PRESS RELEASE: SB 227 Author Senator Leyva, Speaker Rendon, Legislators Join Nurses to Demand Safety for Hospital Patients

FOR IMMEDIATE RELEASE
September 11, 2019

CONTACTS:
Terry Carter
(805) 312-0024

Jenna Thompson
(916) 444-7280

SB 227 Author Senator Leyva, Speaker Rendon, Legislators Join Nurses to Demand Safety for Hospital Patient…

Patients suffer when hospitals ignore the law.

Sacramento, CA—Speaker Anthony Rendon and state legislators—including bill author Senator Connie M. Leyva (D–Chino)—joined California Nurses today, members of SEIU Local 121RN, along with members of SEIU Local 721 and the Committee of Interns & Residents. They called for Governor Newsom’s signature on SB 227 (Leyva), a bill to curb unsafe staffing of hospitals that puts patients at risk. (Visit bit.ly/SB227News for news coverage on this bill.)

Senator Leyva introduced SB 227 in February in response to Nurses calling for an end to California hospitals’ unsafe staffing practices. While California leads the nation in regulations that establish safe nurse-to-patient ratios, those regulations are simply paper—there is no enforcement mechanism. Nurses report rampant, repeat offenses and say their patients remain at risk and Nurses endure costly injuries and burnout. SB 227 will mandate unannounced hospital inspections to ensure they comply with the laws protecting patients and levy penalties on hospitals that continue to ignore these requirements.

The bill passed the Assembly September 3 and is now on Governor Newsom’s desk.

SB 227 is co-sponsored by SEIU Local 121RN, SEIU California State Council and United Nurses Associations of California / Union of Health Care Professionals (UNAC / UHCP). Visit bit.ly/SB227_list for a full list of SB 227’s co-authors and supporters.

After their press conference on the North Steps of the State Capitol, nurses placed scores of nursing shoes on the Capitol steps. The symbolic action was a recreation of the action nurses took 20 years ago when calling for adoption of first-of-their-kind safe staffing standards. The shoes represent an appeal to California leaders to “walk a day” in Nurses’ shoes in order to fully understand why the patient safety law must be enforced.

“In our rapidly changing healthcare world, California’s Nurses continue to make patient safety our number one priority, including this proposed legislation to create a strong enforcement mechanism for existing state regulations,” said SEIU Local 121RN President Gayle Batiste, RN, CNOR at Northridge Hospital Medical Center. “Nurses are determined to stop hospitals from treating these regulations as ‘recommendations’ or ‘guidelines.’ They are not recommendations. They are bare minimums.”

“As a family medicine physician, I work through every part of the hospital system, from ER admissions to inpatient care to safe discharge procedures. I not only expect, but rely on the hospital to be equipped to care for each patient based on the level of medical attention they require,” said Committee of Interns and Residents National Secretary-Treasurer Linda Alvarez, MD. “And yet our hospitals too often don’t have enough Nurses and support staff on our floors. We take our Hippocratic oath seriously. We expect our hospitals to do the same, or at the very least obey the law.”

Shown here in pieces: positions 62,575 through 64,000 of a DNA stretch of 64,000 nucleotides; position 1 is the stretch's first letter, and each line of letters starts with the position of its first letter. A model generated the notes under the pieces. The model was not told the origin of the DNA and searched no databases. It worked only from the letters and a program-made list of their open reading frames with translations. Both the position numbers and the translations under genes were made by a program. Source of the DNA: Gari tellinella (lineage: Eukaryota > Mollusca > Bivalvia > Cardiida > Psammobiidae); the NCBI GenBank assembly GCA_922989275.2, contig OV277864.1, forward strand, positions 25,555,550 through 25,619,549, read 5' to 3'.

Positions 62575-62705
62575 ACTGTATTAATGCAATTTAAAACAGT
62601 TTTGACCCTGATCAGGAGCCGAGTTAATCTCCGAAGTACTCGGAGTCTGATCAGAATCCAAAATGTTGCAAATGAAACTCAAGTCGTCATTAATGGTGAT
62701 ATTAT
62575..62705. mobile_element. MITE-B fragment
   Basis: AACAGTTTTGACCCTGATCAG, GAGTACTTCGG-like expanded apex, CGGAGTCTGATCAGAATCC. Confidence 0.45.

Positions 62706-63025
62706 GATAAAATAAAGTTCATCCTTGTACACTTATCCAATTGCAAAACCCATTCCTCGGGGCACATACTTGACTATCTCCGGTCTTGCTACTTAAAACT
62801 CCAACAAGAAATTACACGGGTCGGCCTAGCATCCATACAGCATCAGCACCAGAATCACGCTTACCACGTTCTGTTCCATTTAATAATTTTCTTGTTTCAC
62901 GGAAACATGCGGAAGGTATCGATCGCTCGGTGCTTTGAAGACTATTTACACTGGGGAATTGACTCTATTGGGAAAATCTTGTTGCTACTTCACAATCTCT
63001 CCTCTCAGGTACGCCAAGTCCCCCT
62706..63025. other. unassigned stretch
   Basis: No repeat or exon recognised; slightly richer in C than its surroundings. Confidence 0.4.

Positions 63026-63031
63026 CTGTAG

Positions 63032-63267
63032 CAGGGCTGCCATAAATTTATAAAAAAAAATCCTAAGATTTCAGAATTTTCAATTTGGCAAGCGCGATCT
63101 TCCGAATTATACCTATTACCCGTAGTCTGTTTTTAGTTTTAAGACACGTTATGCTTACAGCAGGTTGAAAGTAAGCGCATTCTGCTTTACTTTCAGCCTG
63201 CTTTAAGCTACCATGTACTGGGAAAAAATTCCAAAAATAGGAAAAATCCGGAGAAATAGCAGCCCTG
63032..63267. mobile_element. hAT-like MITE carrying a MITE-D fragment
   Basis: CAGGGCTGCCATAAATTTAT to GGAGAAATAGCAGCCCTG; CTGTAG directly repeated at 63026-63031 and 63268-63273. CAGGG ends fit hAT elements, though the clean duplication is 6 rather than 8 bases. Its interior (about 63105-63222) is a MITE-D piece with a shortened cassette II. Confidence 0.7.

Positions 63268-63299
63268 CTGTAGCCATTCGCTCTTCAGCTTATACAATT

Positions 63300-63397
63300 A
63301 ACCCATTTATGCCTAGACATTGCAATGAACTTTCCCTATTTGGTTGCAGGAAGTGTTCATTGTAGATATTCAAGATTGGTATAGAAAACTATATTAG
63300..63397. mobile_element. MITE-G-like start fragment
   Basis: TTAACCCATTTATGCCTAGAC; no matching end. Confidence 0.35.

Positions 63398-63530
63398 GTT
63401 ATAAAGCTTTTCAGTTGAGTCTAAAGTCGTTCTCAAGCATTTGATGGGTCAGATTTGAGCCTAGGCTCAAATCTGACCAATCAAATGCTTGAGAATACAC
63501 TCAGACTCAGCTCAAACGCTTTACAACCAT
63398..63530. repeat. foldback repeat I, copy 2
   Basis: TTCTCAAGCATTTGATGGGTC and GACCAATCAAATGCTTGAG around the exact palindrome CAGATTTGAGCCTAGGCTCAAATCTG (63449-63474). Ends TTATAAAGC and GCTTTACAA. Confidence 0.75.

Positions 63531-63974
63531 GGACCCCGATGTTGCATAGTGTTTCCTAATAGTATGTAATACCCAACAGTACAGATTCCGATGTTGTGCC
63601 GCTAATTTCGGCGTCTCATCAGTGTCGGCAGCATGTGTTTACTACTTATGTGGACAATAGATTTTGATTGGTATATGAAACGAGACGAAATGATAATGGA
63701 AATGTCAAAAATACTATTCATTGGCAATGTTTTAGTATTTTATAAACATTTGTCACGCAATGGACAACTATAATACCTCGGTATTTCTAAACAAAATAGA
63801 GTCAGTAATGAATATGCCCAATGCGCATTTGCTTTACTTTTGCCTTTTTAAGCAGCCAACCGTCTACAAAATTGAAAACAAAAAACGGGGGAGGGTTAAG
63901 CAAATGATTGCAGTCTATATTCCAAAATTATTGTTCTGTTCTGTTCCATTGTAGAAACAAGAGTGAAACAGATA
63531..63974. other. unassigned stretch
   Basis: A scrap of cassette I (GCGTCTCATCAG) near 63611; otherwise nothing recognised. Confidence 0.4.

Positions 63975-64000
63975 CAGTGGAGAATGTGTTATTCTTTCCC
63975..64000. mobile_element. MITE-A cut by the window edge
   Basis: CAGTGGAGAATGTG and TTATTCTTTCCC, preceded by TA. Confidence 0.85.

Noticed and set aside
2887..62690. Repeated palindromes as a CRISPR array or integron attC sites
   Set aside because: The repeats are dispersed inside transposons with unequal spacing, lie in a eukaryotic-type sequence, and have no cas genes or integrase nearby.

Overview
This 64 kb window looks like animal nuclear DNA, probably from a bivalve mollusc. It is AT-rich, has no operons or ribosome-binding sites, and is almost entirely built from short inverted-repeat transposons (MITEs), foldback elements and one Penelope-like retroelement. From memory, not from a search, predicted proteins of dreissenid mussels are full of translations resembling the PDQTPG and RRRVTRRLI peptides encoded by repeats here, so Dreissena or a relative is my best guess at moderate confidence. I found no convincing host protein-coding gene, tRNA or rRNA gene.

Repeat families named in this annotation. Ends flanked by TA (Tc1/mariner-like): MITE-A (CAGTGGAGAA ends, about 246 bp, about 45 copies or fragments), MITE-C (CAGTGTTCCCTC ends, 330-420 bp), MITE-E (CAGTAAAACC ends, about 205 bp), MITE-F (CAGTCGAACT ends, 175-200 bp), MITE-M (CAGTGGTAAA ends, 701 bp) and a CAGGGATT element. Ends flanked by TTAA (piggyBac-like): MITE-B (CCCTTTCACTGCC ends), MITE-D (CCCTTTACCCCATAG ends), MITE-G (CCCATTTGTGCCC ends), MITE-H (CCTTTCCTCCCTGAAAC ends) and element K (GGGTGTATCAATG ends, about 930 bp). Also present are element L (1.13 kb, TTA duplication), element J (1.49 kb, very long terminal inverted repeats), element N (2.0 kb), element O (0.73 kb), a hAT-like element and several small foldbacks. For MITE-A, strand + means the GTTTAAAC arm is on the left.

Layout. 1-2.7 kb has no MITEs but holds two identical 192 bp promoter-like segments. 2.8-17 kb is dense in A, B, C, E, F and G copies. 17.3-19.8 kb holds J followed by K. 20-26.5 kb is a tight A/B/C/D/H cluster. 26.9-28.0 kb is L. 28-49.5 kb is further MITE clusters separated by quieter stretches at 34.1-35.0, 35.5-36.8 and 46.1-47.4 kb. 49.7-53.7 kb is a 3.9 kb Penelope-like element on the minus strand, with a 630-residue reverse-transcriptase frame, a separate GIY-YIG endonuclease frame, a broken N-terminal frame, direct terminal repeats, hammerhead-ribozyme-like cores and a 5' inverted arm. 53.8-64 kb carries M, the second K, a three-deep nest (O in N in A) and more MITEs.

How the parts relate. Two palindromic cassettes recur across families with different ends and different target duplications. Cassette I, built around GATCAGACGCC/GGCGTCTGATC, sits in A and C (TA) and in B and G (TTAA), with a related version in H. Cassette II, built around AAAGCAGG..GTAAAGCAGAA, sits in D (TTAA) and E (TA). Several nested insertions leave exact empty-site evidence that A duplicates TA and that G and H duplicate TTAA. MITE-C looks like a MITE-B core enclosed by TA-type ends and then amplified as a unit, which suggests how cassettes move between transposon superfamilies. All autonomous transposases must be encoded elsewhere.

RNs—who refer to SB 227 as the “Stop Repeat Offender Hospitals” bill—say they’re more committed than ever to push against the false narrative and aggressive lobbying that hospital administrators are engaged in, spreading the myth that their hospitals don’t have poor staffing. SEIU Local 121RN nurses—like bit.ly/KathyRN, bit.ly/Joyce_RN, bit.ly/MoniqueRN, bit.ly/AlvinRN, bit.ly/YolandaRN, bit.ly/SallyRN, bit.ly/MaryRN and bit.ly/JenniferRN—reveal a very different and dangerous reality.

Currently…

  • California leads the nation with its groundbreaking regulations (see bit.ly/Title22Ratios) protecting patients and Registered Nurses—but, the enforcement of those regulations is virtually nonexistent, rendering them meaningless in too many hospitals.
  • Unlike long-term care facilities and other healthcare settings, hospitals face no financial penalties for violating staffing ratios.
  • A penalty only kicks in when it’s too late: a violation caused, or is likely to cause, serious injury or death to a patient.
  • If there is no serious injury or death, the California Department of Public Health (CDPH) simply requests that hospitals submit a “plan of correction” (which many hospitals copy/paste from their last submitted plan).
  • CDPH testified in 2013 that it does not routinely follow up on hospitals’ plans of corrections.
  • Nurse-to-patient ratio laws have gone two decades without any enforcement mechanism to curb repeat offenders.

 

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SEIU Local 121RN represents registered nurses and other healthcare professionals in California. This member-led organization is committed to supporting optimum working conditions that allow nurses to provide quality patient care and safety.

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